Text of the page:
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  • Two Theories of Consciousness: Semantic Pointer Competition Vs. Information Integration.Paul Thagard & Terrence C. Stewart - 2014 - Consciousness and Cognition 30:73-90.
  • Design Science Research for Computational Thinking in Constructionist Education: A Pragmatist Perspective.Vladimiras Dolgopolovas, Valentina Dagienė, Eglė Jasutė & Tatjana Jevsikova - 2019 - Problemos 95.
    [full article, abstract in English; abstract in Lithuanian] The article examines the modern computer-based educational environment and the requirements of the possible cognitive interface that enables the learner’s cognitive grounding by incorporating abductive reasoning into the educational process. Although the main emphasis is on cognitive and physiological aspects, the practical tools for enabling computational thinking in a modern constructionist educational environment are discussed. The presented analytical material and developed solutions are aimed at education with computers. However, the proposed solutions can (...)
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  • Cognitive Science and Thought Experiments: A Refutation of Paul Thagard's Skepticism.Michael T. Stuart - 2014 - Perspectives on Science 22 (2):264-287.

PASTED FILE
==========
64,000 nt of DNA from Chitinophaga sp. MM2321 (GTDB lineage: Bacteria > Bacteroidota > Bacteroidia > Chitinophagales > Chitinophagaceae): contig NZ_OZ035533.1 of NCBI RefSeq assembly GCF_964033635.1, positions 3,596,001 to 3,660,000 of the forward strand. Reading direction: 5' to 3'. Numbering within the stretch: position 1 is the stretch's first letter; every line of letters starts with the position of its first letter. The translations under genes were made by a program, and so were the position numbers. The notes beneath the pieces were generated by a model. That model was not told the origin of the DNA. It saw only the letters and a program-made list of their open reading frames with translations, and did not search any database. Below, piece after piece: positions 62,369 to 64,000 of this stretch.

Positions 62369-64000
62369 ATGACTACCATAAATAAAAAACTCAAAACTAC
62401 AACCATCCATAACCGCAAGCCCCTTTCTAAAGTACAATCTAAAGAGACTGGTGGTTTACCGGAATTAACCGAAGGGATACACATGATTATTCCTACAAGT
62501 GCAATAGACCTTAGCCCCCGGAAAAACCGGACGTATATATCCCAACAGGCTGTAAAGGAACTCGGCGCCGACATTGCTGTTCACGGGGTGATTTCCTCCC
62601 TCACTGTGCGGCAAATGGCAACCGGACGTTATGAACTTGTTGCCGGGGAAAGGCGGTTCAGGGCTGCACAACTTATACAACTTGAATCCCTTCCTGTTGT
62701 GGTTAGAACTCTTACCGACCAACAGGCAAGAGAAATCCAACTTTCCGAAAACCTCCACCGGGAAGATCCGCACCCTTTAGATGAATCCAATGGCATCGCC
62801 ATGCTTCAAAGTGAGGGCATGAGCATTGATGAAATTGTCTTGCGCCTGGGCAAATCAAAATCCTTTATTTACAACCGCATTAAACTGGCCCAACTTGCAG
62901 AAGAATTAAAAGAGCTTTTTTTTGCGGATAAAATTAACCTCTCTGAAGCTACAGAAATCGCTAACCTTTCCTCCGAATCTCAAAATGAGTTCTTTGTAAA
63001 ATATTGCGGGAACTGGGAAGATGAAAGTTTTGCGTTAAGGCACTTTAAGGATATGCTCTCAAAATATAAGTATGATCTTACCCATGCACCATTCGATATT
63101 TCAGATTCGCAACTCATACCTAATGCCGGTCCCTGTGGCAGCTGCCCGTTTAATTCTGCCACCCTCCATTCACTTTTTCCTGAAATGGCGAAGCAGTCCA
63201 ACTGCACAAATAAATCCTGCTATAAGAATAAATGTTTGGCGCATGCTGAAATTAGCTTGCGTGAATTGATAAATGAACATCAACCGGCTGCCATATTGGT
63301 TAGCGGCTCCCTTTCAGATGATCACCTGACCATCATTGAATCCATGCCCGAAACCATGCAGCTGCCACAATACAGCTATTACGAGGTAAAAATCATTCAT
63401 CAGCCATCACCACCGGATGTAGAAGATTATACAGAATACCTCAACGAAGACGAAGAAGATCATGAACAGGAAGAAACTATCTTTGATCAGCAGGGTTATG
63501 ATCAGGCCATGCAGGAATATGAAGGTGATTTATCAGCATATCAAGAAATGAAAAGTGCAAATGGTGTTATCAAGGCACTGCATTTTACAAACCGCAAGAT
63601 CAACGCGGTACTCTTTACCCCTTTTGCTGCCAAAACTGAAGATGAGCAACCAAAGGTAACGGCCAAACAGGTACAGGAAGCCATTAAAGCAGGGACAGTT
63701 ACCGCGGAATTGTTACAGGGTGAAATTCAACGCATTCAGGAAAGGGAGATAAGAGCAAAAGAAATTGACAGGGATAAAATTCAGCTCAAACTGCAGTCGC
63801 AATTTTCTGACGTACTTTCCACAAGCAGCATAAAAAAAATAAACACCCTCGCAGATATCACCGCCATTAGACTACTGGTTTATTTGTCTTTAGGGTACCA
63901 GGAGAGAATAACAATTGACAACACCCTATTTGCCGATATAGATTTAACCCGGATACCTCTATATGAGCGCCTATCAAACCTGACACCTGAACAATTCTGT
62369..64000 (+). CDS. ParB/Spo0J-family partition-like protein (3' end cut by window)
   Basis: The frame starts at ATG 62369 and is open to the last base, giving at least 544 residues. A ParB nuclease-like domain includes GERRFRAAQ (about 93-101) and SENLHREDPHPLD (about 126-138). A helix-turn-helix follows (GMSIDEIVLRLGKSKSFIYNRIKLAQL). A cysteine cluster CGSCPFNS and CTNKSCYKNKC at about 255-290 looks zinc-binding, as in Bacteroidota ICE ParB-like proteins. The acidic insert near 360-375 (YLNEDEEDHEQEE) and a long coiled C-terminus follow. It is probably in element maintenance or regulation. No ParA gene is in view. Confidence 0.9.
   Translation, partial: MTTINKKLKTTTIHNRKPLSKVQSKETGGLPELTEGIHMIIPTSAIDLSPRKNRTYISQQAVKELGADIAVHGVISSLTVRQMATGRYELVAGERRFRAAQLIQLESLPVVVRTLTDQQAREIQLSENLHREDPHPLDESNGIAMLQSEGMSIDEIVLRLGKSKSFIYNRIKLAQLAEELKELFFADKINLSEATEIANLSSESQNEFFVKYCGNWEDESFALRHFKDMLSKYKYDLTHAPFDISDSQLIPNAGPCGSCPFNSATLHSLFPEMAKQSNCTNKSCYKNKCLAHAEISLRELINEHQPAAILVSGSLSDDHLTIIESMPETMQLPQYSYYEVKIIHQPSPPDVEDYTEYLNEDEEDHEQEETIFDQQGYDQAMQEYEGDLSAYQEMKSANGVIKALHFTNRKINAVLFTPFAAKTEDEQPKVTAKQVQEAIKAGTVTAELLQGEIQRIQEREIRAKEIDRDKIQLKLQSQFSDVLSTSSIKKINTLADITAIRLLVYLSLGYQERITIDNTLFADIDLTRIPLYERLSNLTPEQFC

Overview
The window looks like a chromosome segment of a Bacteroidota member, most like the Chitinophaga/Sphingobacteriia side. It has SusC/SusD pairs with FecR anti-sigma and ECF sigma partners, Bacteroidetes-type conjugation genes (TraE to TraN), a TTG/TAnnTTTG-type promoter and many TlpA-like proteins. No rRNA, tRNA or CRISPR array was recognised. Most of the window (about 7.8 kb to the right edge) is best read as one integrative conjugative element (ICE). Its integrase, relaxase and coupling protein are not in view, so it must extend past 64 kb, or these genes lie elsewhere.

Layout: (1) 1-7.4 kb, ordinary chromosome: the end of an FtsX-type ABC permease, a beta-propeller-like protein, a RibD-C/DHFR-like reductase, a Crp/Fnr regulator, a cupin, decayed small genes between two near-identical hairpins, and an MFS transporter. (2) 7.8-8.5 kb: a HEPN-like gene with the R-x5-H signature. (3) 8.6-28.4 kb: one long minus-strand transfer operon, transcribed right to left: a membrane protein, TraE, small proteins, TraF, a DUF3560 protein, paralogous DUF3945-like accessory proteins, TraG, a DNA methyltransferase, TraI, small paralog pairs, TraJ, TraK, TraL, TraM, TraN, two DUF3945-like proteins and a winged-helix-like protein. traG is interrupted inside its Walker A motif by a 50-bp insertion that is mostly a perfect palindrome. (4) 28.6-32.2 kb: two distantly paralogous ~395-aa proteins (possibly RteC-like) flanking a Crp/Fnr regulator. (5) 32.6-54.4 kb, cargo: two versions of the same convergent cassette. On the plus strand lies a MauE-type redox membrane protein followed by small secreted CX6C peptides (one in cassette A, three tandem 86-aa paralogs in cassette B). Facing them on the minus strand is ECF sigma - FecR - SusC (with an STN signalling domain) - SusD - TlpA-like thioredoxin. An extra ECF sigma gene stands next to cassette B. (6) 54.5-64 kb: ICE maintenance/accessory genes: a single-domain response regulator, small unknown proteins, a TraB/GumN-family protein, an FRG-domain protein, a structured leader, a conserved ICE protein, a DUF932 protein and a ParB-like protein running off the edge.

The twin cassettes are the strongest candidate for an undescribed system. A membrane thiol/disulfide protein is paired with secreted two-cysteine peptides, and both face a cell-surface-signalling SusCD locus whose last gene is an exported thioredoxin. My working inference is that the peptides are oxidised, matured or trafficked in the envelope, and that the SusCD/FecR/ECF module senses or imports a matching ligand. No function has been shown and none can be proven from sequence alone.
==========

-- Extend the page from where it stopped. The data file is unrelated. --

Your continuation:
Paul Thagard has recently argued that thought experiments are dangerous and misleading when we try to use them as evidence for claims. This paper refutes his skepticism. Building on Thagard’s own work in cognitive science, I suggest that Thagard has much that is positive to say about how thought experiments work. My last section presents some new directions for research on the intersection between thought experiments and cognitive science.
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  • The Self as a System of Multilevel Interacting Mechanisms.Paul Thagard - 2014 - Philosophical Psychology 27 (2):145-163.
  • Nihilism, Skepticism, and Philosophical Method: A Response to Landau on Coherence and the Meaning of Life.Paul Thagard - 2013 - Philosophical Psychology 26 (4):619-621.
  • Convolution and Modal Representations in Thagard and Stewart’s Neural Theory of Creativity: A Critical Analysis.Jean-Frédéric de Pasquale & Pierre Poirier - 2016 - Synthese 193 (5):1535-1560.